WWW-Authenticate

The HTTP WWW-Authenticate response header defines the HTTP authentication methods ("challenges") that might be used to gain access to a specific resource.

Note: This header is part of the General HTTP authentication framework, which can be used with a number of authentication schemes. Each "challenge" lists a scheme supported by the server and additional parameters that are defined for that scheme type.

A server using HTTP authentication will respond with a 401 Unauthorized response to a request for a protected resource. This response must include at least one WWW-Authenticate header and at least one challenge, to indicate what authentication schemes can be used to access the resource (and any additional data that each particular scheme needs).

Multiple challenges are allowed in one WWW-Authenticate header, and multiple WWW-Authenticate headers are allowed in one response. A server may also include the WWW-Authenticate header in other response messages to indicate that supplying credentials might affect the response.

After receiving the WWW-Authenticate header, a client will typically prompt the user for credentials, and then re-request the resource. This new request uses the Authorization header to supply the credentials to the server, encoded appropriately for the selected "challenge" authentication method. The client is expected to select the most secure of the challenges it understands (note that in some cases the "most secure" method is debatable).

Header type Response header
Forbidden header name no

Syntax

At least one challenge must be specified. Multiple challenges may be specified, comma-separated, in a single header, or in individual headers:

// Challenges specified in single header
WWW-Authenticate: challenge1, ..., challengeN

// Challenges specified in multiple headers
WWW-Authenticate: challenge1
...
WWW-Authenticate: challengeN

A single challenge has the following format. Note that the scheme token (<auth-scheme>) is mandatory. The presence of realm, token68 and any other parameters depends on the definition of the selected scheme.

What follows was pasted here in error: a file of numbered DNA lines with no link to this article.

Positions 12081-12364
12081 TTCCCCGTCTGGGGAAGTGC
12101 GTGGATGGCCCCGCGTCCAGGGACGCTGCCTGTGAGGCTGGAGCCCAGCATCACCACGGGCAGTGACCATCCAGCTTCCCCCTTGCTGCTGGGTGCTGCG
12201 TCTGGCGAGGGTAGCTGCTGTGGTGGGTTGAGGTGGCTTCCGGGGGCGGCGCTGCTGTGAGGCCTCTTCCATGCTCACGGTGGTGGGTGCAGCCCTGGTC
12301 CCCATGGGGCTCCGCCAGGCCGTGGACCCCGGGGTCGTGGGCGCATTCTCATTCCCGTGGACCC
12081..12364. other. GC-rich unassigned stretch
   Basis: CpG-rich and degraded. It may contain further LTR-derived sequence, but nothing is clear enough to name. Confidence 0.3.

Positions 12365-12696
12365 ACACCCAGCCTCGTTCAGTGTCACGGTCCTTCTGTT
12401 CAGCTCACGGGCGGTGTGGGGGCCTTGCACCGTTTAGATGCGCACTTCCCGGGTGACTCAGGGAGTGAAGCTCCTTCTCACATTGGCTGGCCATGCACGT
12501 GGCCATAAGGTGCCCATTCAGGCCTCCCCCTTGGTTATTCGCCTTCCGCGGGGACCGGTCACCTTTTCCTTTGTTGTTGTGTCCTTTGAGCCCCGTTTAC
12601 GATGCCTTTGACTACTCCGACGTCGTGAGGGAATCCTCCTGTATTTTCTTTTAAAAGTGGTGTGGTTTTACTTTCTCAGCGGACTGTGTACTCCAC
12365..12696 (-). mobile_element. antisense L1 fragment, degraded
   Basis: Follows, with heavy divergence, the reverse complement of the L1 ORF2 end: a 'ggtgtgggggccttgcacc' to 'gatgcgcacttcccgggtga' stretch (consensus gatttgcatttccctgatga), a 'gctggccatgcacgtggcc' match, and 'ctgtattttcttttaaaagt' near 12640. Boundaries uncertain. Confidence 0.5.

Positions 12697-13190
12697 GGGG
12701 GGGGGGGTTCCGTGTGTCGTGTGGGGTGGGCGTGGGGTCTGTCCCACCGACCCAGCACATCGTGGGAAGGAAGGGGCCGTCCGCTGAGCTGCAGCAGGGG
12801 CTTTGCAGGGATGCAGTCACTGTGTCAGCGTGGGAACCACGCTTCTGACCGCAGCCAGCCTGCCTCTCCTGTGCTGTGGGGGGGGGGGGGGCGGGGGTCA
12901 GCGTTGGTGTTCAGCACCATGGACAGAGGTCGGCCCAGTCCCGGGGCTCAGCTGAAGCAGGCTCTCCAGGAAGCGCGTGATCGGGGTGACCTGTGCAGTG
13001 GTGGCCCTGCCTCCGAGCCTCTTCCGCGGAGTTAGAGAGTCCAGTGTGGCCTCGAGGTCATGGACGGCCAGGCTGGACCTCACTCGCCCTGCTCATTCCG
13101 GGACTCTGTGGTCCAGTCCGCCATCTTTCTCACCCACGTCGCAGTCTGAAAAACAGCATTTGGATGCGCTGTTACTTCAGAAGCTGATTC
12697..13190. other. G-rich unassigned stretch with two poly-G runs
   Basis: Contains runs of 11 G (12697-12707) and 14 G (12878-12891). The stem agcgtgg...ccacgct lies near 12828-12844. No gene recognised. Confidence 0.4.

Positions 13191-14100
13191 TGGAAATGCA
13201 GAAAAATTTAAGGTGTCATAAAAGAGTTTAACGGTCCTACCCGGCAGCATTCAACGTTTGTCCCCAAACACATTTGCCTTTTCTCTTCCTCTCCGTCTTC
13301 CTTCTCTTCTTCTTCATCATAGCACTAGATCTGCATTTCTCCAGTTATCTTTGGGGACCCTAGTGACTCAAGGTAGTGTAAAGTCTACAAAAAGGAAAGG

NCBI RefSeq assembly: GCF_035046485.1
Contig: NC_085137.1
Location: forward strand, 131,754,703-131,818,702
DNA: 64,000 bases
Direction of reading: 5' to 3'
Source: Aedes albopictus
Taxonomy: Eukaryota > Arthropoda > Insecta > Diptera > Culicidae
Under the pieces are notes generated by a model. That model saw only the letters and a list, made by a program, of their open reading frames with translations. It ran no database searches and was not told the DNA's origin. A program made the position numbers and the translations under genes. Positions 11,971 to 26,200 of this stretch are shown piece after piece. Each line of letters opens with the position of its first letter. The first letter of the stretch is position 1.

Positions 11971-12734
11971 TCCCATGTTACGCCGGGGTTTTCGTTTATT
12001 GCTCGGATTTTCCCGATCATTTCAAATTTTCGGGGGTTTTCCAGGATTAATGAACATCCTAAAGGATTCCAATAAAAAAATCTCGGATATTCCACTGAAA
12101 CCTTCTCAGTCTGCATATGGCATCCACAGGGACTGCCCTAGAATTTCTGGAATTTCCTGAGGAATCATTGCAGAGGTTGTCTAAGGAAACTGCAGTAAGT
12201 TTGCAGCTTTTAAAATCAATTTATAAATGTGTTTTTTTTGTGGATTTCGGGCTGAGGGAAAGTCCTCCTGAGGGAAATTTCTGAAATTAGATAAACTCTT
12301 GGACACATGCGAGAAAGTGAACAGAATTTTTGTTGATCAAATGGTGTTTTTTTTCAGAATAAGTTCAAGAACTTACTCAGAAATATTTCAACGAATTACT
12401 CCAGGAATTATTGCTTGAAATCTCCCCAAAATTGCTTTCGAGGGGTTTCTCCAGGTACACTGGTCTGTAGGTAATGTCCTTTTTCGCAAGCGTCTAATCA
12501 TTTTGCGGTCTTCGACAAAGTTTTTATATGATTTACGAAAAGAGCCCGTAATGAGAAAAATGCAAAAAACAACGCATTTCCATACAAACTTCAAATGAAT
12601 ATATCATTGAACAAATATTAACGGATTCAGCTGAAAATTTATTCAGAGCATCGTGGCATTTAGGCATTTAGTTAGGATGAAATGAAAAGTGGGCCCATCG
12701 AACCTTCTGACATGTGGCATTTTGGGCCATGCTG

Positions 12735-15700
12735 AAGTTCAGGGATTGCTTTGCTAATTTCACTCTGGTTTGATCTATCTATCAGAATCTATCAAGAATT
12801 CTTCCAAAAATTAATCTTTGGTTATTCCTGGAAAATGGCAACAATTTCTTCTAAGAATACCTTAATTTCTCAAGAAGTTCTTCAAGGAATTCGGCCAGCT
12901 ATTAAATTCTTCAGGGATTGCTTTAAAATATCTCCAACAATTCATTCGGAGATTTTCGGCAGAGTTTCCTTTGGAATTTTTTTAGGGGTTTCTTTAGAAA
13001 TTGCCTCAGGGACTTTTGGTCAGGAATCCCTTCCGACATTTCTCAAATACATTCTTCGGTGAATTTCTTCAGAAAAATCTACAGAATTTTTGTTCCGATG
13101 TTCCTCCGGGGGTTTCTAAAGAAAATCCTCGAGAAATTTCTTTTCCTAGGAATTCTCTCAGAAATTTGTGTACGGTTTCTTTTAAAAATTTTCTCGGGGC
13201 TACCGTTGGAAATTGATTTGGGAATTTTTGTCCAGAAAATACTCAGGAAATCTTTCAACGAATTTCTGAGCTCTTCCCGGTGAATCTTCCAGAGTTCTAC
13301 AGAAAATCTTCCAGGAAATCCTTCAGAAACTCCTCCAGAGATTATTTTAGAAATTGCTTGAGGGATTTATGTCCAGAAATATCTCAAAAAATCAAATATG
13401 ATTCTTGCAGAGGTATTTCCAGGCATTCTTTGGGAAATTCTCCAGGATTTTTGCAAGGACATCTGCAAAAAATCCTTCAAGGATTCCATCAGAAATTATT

// Possible challenge formats (scheme dependent)
WWW-Authenticate: <auth-scheme>
WWW-Authenticate: <auth-scheme> realm=<realm>
WWW-Authenticate: <auth-scheme> token68
WWW-Authenticate: <auth-scheme> auth-param1=token1, ..., auth-paramN=auth-paramN-token    
WWW-Authenticate: <auth-scheme> realm=<realm> token68
WWW-Authenticate: <auth-scheme> realm=<realm> token68 auth-param1=auth-param1-token , ..., auth-paramN=auth-paramN-token 
WWW-Authenticate: <auth-scheme> realm=<realm> auth-param1=auth-param1-token, ..., auth-paramN=auth-paramN-token 
WWW-Authenticate: <auth-scheme> token68 auth-param1=auth-param1-token, ..., auth-paramN=auth-paramN-token

For example, Basic authentication allows for optional realm and charset keys, but does not support token68.

WWW-Authenticate: Basic
WWW-Authenticate: Basic realm=<realm>
WWW-Authenticate: Basic realm=<realm>, charset="UTF-8"

Directives

<auth-scheme>

The Authentication scheme. Some of the more common types are (case-insensitive): Basic, Digest, Negotiate and AWS4-HMAC-SHA256.

Note: For more information/options see HTTP Authentication > Authentication schemes

realm=<realm> Optional

A string describing a protected area. A realm allows a server to partition up the areas it protects (if supported by a scheme that allows such partitioning), and informs users about which paricular username/password are required. If no realm is specified, clients often display a formatted hostname instead.

<token68> Optional

A token that may be useful for some schemes. The token allows the 66 unreserved URI characters plus a few others. According to the specification, it can hold a base64, base64url, base32, or base16 (hex) encoding, with or without padding, but excluding whitespace.

Other than <auth-scheme> and the key realm, authorization parameters are specific to each authentication scheme. Generally you will need to check the relevant specifications for these (keys for a small subset of schemes are listed below).

Basic

<realm> Optional

As above.

charset="UTF-8" Optional

Tells the client the server's preferred encoding scheme when submitting a username and password. The only allowed value is the case-insensitive string "UTF-8". This does not relate to the encoding of the realm string.

Digest

<realm> Optional

String indicating which username/password to use. Minimally should include the host name, but might indicate the users or group that have access.

domain Optional

A quoted, space-separated list of URI prefixes that define all the locations where the authentication information may be be used. If this key is not is not specified then the authentication information may be used anywhere on the web root.

nonce